If you hadn’t heard about it, the Tour of California ended on Sunday. To allow cycling enthusiasts around the world to follow the race in real time, the Experience Design (XD) team at Adobe built the “Tour Tracker”, an inspiring application built with Flex (in four weeks) and combining live video streaming, real time GPS tracking, commentary, race statistics, and geo-positioned photos and video clips uploaded during the course of each stage.
The “Tour Tracker” has been blogged about in many other places, but since I (was?) volunteered to build the back-end of the application using FDS, I figured I would share some details about the experience.
Because this application was about providing race information in real time, the Flex Data Services — and specifically the Flex Message Service — had a key role to play: push all the race events (GPS feed, VeloNews commentary, metadata about uploaded photos and videos, etc.) in real time to a large number of clients with virtually no latency.
You can still access the application here. However, the real excitement came from the live coverage of the race when video and all the real time information came together in a really slick user interface.
Overall FDS Infrastructure
One challenge in setting up the infrastructure is that we didn’t really know how many people would tune in. To be on the safe side, we decided to set up a cluster of eight servers. For logistic reasons, the servers were hosted externally on “virtual servers”. Each server was running FDS 2.0.1 on top of Tomcat 5.5.20.
It turned out we had about 1,500 concurrent users per server at peak time. The FDS servers were handling the load comfortably at a very low CPU utilization rate. We could definitely have handled the load with fewer servers.
Because of the number of users and the “immediate notification” requirement, RTMP was used as the default/preferred protocol. Clients behind a proxy or firewall that prevented RTMP connections automatically fell back to a polling channel.
Load Balancing and Failover
Because the application was stateless (no client state was maintained at the server side) and the servers didn’t have to exchange information with each other (each server was connecting directly to the different data providers), I implemented a simple load balancing and failover strategy: The client application created a ChannelSet with two Channels: one RTMP channel, and one fallback AMF/Polling channel to support clients unable to connect using the RTMP protocol. For each channel, a randomization algorithm was used to select a primary server to connect to and build the list of failover URIs. (The list of servers in the cluster was dynamically provided to the application using flashvars in the HTML wrapper).
This simple strategy worked well and the load was distributed very evenly between servers. The Flex Data Services Clustering solution based on JGroups can be used to handle more complex requirements.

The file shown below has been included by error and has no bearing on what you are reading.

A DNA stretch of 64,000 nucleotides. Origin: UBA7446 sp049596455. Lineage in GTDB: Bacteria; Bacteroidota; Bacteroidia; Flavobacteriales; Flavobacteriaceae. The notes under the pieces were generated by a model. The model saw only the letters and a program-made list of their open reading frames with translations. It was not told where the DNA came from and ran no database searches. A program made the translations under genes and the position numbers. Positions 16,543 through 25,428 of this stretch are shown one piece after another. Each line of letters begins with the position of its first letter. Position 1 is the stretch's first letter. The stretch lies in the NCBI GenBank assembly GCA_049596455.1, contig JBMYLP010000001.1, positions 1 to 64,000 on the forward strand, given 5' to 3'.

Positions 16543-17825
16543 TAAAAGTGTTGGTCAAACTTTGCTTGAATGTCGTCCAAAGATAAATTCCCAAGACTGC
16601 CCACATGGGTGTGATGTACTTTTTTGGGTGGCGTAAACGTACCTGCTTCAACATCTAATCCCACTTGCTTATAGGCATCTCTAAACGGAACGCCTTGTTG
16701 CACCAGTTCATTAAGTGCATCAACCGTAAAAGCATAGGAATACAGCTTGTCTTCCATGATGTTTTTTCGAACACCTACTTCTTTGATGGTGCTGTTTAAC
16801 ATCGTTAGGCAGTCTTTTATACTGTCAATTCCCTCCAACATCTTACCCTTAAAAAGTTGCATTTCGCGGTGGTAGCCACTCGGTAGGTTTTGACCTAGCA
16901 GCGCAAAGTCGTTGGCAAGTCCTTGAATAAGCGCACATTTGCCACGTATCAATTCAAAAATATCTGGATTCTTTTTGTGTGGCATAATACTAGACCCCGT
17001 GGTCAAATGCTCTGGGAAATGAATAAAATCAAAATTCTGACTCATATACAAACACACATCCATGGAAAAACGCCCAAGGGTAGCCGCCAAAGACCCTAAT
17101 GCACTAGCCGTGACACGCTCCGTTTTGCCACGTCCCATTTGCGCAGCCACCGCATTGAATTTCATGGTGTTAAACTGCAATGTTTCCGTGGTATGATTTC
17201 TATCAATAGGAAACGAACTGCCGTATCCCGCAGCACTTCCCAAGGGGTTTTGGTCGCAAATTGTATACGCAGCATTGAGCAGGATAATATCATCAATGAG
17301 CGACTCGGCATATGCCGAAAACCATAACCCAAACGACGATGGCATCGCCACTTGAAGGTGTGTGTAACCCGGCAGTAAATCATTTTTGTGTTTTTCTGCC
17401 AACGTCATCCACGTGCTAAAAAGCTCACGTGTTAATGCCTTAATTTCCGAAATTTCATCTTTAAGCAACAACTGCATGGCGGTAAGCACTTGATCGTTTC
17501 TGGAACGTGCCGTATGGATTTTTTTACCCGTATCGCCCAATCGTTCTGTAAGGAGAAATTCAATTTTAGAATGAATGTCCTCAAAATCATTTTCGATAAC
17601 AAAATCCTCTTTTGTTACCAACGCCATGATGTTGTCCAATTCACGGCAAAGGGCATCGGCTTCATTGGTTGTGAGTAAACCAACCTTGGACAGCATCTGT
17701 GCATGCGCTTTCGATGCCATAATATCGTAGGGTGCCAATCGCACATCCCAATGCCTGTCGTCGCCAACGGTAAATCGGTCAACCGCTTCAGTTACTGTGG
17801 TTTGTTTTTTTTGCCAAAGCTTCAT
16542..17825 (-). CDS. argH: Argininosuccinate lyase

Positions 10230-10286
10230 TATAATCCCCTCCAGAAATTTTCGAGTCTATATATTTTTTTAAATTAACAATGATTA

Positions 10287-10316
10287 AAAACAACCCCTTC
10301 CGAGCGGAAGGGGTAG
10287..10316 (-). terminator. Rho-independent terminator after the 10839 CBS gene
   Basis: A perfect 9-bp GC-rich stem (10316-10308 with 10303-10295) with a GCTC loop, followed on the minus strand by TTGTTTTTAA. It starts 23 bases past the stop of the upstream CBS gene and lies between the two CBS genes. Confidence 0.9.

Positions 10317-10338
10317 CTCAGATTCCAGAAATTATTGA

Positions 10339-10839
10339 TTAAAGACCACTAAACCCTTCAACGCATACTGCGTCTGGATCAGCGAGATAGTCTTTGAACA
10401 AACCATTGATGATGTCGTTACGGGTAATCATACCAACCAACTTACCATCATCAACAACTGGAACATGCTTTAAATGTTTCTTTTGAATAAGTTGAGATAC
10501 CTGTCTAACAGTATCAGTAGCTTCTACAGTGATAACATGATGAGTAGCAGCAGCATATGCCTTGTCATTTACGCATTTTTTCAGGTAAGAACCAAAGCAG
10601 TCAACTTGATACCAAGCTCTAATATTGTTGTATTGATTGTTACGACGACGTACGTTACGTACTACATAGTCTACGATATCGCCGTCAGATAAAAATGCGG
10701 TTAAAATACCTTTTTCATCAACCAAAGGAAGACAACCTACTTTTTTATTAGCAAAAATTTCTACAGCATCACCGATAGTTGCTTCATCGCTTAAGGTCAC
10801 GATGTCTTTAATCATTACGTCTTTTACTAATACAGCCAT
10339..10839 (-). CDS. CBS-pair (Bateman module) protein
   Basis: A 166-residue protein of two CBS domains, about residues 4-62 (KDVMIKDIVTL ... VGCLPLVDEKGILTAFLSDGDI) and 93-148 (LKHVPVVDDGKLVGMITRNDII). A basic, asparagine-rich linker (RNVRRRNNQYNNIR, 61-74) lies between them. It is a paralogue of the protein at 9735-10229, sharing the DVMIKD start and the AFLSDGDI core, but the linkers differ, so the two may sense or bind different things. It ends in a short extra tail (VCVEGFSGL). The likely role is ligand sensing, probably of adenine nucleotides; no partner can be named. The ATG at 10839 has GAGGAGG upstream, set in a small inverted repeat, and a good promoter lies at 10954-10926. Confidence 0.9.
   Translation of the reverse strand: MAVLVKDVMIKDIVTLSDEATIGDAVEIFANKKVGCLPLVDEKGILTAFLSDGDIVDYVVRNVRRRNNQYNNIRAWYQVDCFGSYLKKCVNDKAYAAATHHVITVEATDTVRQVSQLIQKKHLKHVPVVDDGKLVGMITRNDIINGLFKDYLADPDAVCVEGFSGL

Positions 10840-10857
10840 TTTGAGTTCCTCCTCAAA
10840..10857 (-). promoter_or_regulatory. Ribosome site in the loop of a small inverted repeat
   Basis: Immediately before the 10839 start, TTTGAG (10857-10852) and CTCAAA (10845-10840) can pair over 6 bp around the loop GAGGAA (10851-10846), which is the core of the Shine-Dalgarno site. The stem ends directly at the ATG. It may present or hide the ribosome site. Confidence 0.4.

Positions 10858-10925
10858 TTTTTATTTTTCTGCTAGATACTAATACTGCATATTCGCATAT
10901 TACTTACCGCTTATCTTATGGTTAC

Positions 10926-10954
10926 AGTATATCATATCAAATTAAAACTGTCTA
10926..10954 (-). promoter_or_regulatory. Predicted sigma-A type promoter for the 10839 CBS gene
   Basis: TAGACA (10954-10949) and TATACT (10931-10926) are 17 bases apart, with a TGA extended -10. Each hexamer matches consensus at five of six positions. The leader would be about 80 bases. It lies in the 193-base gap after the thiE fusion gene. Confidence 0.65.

The back-end of the TOC application consisted of a set of server-side components deployed in Tomcat that obtained data from different sources and used the Flex Message Service Java API to push the data to the clients.
The main components of the application at the server-side included: a GPS Listener, a Flickr Listener, and a set of servlets that allowed third parties to post data that had to be pushed to the clients (i.e. VeloNews commentary).
CSC had set up an infrastructure to track the top riders and official vehicles with GPS devices. These devices transmitted their data to CSC servers using GPRS technology. CSC then published the near real-time GPS data stream through a socket server.
At the FDS side, a “GPS Listener” component running in its own thread listened to the socket server and published the GPS data it received to the clients. The GPS Listener had some built-in intelligence to deliver data more efficiently. For example, it aggregated the data at the server side for a configurable amount of time before publishing the consolidated data to the clients (sending two messages to clients for the same GPS device within a second wouldn’t make sense because it would probably not even move the dot on the map). However, since the design of the client application allowed you to zoom almost indefinitely, I eventually set up the gps.publish.delay parameter to three seconds to provide a smooth viewing experience.
This part of the application was actually very similar to real time market data streaming use cases I have been working on recently.
Mike Shimahara of BikeZen was taking geotagged photos that were uploaded to Flickr during the course of each stage. 10,000 users aggressively polling Flickr to check whether new photos had been uploaded would not have been a great strategy. Instead, a Flickr Listener component inside the FDS servers was polling Flickr on behalf of the clients. When the Flickr Listener found new photos, it sent a message to the clients including the metadata required to build the Flickr URLs pointing to the newly uploaded photos.
Play-by-Play and Geotagged Videos
VeloNews was providing the play-by-play commentary during each stage. VeloNews comments were posted to a servlet running on one server in the cluster. That servlet used a set of worker threads to dispatch the information in a non blocking manner to all the servers in the cluster, and each server instantly pushed the information to its connected clients. No polling required.
The same system was used to publish metadata about geotagged video clips, that like photos appeared geo-positioned on top of the map in the user interface.
That’s it. It was definitely a great experience to see FDS delivering all that real time information to a large audience in a high visibility and really cool application. Let me know if you have any question. I can probably share some of the server-side code too.